Ice-Induced Vibration of Offshore Structures: Synchronisation and the transition from intermittent to locked-in

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Previous research has shown that the force between ice and a structure is very far from uniformly distributed in space and highly variable in time. A detailed reexamination of field measurements on nine load panels on the Nörstromsgrund lighthouse in the northern Baltic displays the same non-uniformity. Before iceinduced vibration begins, the forces on individual panels are random and uncorrelated. The loads on individual panels then progressively synchronise in frequency and phase, and as they do so vibrations start and build up. A Kuramoto plot quantifies the synchronisation.

This is an instance of the entrainment phenomenon well known in other areas of physics and biology. It can be simulated by a simple mechanical model. The results throw light on the conditions under which ice-induced vibrations start, and on when they will stop. They can be compared with other instances of non-uniform loading from ice, such as those observed by Sodhi with tactile sensors.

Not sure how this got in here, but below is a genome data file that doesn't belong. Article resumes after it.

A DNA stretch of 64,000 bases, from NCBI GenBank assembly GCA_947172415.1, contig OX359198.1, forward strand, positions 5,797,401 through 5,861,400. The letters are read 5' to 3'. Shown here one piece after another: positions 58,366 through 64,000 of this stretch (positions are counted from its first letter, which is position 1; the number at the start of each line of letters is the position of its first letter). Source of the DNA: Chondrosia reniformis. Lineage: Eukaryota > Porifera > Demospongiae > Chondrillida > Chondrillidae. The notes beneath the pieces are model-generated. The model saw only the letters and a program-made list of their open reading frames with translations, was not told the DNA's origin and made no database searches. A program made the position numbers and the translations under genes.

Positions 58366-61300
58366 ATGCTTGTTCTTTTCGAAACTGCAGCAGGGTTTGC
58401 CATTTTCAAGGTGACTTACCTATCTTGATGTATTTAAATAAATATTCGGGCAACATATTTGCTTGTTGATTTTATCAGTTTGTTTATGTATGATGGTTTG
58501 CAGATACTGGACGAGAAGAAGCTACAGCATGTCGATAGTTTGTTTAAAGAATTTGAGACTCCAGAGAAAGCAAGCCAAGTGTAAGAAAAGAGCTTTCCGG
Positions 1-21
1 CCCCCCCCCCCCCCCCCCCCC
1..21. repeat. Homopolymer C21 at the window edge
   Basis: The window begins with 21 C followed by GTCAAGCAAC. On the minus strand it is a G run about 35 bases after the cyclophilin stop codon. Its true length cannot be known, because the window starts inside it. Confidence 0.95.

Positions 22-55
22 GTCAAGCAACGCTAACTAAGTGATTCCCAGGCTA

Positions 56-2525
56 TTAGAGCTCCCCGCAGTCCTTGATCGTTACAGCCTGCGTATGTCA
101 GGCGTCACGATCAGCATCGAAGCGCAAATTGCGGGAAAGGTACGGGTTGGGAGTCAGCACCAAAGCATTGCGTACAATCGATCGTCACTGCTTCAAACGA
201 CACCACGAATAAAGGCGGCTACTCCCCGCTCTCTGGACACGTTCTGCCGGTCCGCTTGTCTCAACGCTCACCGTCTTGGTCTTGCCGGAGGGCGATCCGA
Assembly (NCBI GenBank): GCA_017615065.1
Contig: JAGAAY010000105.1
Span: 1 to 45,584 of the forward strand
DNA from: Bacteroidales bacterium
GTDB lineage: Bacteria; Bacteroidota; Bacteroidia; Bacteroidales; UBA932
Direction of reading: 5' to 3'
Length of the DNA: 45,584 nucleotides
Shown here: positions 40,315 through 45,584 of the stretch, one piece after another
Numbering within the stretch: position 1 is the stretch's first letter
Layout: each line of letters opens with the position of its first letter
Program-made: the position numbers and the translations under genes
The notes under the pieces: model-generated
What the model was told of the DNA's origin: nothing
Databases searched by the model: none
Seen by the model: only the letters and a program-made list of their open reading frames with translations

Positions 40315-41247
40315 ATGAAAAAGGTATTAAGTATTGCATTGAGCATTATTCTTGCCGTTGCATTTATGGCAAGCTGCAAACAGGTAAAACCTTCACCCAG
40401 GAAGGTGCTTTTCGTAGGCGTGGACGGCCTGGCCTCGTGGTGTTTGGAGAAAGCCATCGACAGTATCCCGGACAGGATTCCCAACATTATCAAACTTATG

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Additional Details

Contact Person - Prof Andrew Palmer

Contact Number - 6515 4601

Organizer - Center for Offshore Research and Engineering, CORE and Department of Civil and Environmental Engineering, NUS

 

Date And Time

27 Mar 2013 @ 04:30 PM
 

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